BETH: A little.
(She keeps pouring.)
BETH: A little bit!
ANNA: These are very small glasses.
BETH: That is not a little bit. Um, was Henry there?
ANNA: Where? What, at the bar? No, he was the one who encouraged me to participate in the conversation in the first place!
(They move outside onto the porch.)
ANNA: And so I was doing that. I was joining in, and Josh was like, “First of all, could you calm down?”
BETH (gasps): That’s so annoying!
ANNA: I know, right? Jesus, if I was a boy, no one would be telling me to calm down.
BETH: True.
ANNA (sarcastically): Oh, come on, Beth. Has anyone ever told you to calm down in your life? (pause) Anyways, um, like, so I could feel myself getting really upset, but I stopped myself, because I was like, “No, no, this is your boyfriend’s manager. You can’t, like …” So I walked away because I was about to cry, and (laughs bitterly) then he comes after me.
BETH: Josh did?
ANNA: Yes! And I’m like, “Josh, listen, I have a really bad temper, and I need you to give me some space, okay?” And he was like, “Yeah, yeah, okay, fine, but you don’t have to walk away like a prima donna.”
BETH (gasps again): Oh my God!
ANNA: Wait, what? He just kept saying that, like “prima donna, prima donna, prima donna.”
BETH: That is awful.
ANNA: Yeah, of course, so I started hysterically crying, and I was so upset that, yes, I pushed him. (pause) What, what would you do? (longer pause) You wouldn’t get involved. (pause) I feel so out of control.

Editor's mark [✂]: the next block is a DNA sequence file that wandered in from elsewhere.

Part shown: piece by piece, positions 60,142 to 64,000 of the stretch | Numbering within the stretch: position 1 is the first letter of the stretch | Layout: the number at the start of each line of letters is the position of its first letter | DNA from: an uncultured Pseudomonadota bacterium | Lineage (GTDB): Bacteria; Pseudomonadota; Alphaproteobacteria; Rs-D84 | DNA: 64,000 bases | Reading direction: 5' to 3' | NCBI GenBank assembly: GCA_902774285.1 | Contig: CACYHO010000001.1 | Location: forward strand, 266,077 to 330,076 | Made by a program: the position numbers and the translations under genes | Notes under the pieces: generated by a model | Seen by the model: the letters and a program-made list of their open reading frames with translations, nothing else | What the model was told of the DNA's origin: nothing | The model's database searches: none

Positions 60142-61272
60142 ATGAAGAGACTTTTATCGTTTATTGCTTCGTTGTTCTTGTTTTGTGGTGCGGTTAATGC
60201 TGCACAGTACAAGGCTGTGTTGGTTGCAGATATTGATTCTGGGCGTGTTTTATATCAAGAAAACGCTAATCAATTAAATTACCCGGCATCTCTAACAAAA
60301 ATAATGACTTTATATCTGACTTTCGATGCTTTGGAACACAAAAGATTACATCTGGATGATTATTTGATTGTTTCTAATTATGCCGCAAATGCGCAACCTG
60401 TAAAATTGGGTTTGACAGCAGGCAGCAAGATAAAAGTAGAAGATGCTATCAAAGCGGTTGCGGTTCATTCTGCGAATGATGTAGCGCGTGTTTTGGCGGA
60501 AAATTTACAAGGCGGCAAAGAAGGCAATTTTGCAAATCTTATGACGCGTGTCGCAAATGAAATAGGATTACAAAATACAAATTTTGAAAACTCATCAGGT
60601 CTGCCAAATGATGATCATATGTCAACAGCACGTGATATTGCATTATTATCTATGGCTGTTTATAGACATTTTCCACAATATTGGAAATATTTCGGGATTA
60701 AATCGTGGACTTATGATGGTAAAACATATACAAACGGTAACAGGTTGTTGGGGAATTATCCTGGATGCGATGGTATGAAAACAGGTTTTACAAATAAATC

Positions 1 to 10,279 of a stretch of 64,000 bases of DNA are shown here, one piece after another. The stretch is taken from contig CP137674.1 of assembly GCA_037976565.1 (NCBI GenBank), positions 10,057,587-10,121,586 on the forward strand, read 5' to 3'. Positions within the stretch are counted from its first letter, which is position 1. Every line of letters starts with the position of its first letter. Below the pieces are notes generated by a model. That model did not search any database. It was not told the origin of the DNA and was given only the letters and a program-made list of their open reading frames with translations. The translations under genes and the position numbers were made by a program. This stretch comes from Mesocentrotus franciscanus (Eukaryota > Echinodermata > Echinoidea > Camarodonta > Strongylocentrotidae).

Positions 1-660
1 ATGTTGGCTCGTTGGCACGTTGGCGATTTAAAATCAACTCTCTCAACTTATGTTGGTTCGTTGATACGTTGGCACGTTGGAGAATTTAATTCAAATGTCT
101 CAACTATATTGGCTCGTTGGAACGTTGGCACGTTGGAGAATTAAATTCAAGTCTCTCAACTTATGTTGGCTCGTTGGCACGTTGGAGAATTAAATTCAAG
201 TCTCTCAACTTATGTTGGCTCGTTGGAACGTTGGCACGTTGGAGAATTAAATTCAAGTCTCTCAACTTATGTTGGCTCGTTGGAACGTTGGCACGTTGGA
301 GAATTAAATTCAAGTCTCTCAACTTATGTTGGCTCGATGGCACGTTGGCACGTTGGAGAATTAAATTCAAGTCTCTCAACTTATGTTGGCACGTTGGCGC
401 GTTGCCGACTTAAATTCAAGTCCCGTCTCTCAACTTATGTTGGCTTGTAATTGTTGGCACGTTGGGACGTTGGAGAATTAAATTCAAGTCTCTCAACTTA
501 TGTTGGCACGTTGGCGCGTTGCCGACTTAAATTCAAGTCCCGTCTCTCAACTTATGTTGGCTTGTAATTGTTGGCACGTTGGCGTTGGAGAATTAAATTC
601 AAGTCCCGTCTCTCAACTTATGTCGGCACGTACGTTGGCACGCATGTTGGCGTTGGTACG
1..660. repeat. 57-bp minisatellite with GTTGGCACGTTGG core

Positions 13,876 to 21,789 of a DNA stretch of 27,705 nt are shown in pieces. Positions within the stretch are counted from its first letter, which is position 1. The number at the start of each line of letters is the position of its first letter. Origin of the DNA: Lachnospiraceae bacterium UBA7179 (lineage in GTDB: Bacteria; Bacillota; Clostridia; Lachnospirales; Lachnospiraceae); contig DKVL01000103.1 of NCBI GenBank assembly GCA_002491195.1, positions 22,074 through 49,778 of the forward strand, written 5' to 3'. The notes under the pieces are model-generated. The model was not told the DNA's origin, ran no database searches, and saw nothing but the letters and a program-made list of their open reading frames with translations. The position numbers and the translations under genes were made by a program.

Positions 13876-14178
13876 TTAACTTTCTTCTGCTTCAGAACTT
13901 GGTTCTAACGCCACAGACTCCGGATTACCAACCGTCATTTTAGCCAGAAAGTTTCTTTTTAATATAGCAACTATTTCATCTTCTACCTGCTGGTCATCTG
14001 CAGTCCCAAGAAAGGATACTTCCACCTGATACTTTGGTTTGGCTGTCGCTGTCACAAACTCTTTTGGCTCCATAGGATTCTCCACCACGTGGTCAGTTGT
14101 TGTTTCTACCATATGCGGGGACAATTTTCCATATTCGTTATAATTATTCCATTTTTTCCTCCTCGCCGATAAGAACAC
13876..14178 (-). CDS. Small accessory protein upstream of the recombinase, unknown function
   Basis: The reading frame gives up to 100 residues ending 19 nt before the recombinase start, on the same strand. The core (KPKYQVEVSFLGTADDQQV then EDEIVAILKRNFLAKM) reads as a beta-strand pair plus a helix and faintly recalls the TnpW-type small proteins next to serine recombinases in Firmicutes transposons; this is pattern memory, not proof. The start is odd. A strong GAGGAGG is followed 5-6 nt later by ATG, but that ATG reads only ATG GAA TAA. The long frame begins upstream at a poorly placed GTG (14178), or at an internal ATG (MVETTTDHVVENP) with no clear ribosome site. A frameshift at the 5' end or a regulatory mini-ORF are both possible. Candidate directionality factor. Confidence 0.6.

BETH: No, no! That’s really frustrating, what happened to you.
ANNA (worried): Now Henry’s shooting a commercial in Singapore and is letting me stay at the house until he gets back. But after that, I think … (trails off, shaking her head) No, you know what? I don’t know. Henry’s thinking is like, “Career’s important, but if you’re in a relationship, you have to put that first,” right? Well, like, I always knew I wasn’t gonna be happy unless I accomplished certain things first. Like, if you’re gonna be an actress, you have to establish yourself before you’re thirty or you’re fucked. Plus I really need to focus on finding good representation. Especially now, before pilot season. God, you’re so lucky to get paid to do what you love.
BETH: Yeah, I mean, the stuff that I do isn’t exactly Ibsen, y’know?
ANNA: Yeah, but I mean, it beats waiting tables. I spent so much money on headshots and stupid fucking invisible braces. (pause, sees Beth’s look of concern) Stop, I’m fine! Seriously, I feel good!

It’s good to have Kenneth Lonergan make this list. In this exchange from Manchester by the Sea, Lee and Patrick are exiting a funeral home as they try to dispose of the body of Lee’s brother, who’s also Patrick’s father. I mentioned this scene in my review of the film as an example of how Lonergan mixes the heavy subject of death and the contentious relationship between uncle and nephew with lighter stuff about winter clothes. This is how it’s done.